On September 23, 2014, an Italian court in Milan award compensation to a boy for vaccine-induced autism. A childhood vaccine against six childhood diseases caused the boy’s permanent autism and brain damage. While the Italian press has devoted considerable attention to this decision and its public health implications, the U.S. press has been silent.
Like the U.S., Italy has a national vaccine injury compensation program to give some financial support to those people who are injured by compulsory and recommended vaccinations. The Italian infant plaintiff received three doses of GlaxoSmithKline’s Infanrix Hexa, a hexavalent vaccine administered in the first year of life. These doses occurred from March to October 2006. The vaccine is to protect children from polio, diphtheria, tetanus, hepatitis B, pertussis and Haemophilus influenza type B. In addition to these antigens, however, the vaccine then contained thimerosal, the mercury-containing preservative, aluminum, an adjuvant, as well as other toxic ingredients. The child regressed into autism shortly after receiving the three doses. When the parents presented their claim for compensation first to the Ministry of Health, as they were required to do, the Ministry rejected it. Therefore, the family sued the Ministry in a court of general jurisdiction, an option which does not exist in the same form in the U.S.
Based on expert medical testimony, the court concluded that the child more likely than not suffered autism and brain damage because of the neurotoxic mercury, aluminum and his particular susceptibility from a genetic mutation. The Court also noted that Infanrix Hexa contained thimerosal, now banned in Italy because of its neurotoxicity, “in concentrations greatly exceeding the maximum recommended levels for infants weighing only a few kilograms.” Presiding Judge Nicola Di Leo considered another piece of damning evidence: a 1271-page confidential GlaxoSmithKline report (now available on the Internet). This industry document provided ample evidence of adverse events from the vaccine, including five known cases of autism resulting from the vaccine’s administration during its clinical trials (see table at page 626, included)….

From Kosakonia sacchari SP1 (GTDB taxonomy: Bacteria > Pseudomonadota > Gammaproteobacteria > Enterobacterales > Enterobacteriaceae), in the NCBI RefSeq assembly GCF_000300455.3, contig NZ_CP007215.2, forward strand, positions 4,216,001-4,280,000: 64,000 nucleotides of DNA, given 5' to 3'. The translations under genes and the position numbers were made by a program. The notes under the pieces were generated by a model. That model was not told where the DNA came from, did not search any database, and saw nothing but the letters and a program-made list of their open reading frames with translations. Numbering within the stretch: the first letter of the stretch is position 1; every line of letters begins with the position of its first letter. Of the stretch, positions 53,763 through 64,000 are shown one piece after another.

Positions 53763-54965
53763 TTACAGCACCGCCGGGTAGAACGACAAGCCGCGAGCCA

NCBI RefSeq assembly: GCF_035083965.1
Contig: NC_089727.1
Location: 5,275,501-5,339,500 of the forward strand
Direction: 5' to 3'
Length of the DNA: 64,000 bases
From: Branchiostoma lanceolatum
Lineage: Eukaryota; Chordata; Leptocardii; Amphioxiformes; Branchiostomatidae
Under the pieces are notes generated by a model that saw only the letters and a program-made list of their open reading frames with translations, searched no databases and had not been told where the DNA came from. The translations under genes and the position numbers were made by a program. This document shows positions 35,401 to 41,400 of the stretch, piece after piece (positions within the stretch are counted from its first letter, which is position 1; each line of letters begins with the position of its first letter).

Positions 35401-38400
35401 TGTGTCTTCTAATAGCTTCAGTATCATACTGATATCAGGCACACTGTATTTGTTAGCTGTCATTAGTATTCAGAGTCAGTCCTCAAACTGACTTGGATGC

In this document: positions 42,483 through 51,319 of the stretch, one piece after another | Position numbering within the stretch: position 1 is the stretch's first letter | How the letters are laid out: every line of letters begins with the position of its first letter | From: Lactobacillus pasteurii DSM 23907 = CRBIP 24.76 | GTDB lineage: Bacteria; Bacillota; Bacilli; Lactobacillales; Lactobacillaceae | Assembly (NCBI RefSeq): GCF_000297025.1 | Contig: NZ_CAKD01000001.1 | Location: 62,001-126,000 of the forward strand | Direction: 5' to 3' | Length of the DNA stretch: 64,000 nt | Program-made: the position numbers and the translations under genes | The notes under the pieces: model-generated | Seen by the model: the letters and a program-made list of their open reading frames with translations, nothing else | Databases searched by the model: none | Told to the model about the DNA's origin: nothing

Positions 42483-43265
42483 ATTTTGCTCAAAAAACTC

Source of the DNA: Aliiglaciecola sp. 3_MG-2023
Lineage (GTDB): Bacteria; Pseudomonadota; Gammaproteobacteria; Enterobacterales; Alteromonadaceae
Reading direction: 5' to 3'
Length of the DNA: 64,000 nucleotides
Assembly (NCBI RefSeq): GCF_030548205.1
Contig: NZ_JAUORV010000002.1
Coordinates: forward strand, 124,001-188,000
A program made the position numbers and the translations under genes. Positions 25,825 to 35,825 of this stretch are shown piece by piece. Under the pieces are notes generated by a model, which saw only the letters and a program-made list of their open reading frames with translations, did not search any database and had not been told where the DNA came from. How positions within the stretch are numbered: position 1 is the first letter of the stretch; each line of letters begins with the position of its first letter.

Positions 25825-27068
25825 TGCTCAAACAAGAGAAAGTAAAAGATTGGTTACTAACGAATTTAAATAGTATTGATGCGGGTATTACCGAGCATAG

These court decisions flatly contradict the decisions from the so-called U.S. vaccine court, the Court of Federal Claim’s Vaccine Injury Compensation Program. There, from 2007 to 2010, in the Omnibus Autism Proceeding, three decision makers, called Special Masters, found that vaccines did not cause autism in any of the six test cases, and one Special Master even went so far as to compare the theory of vaccine-induced autism to Lewis Carroll’s Alice in Wonderland. The Italian court decisions contrast starkly with these U.S. cases based on similar claims.
By Mary Holland – Age of Autism – Health Impact News –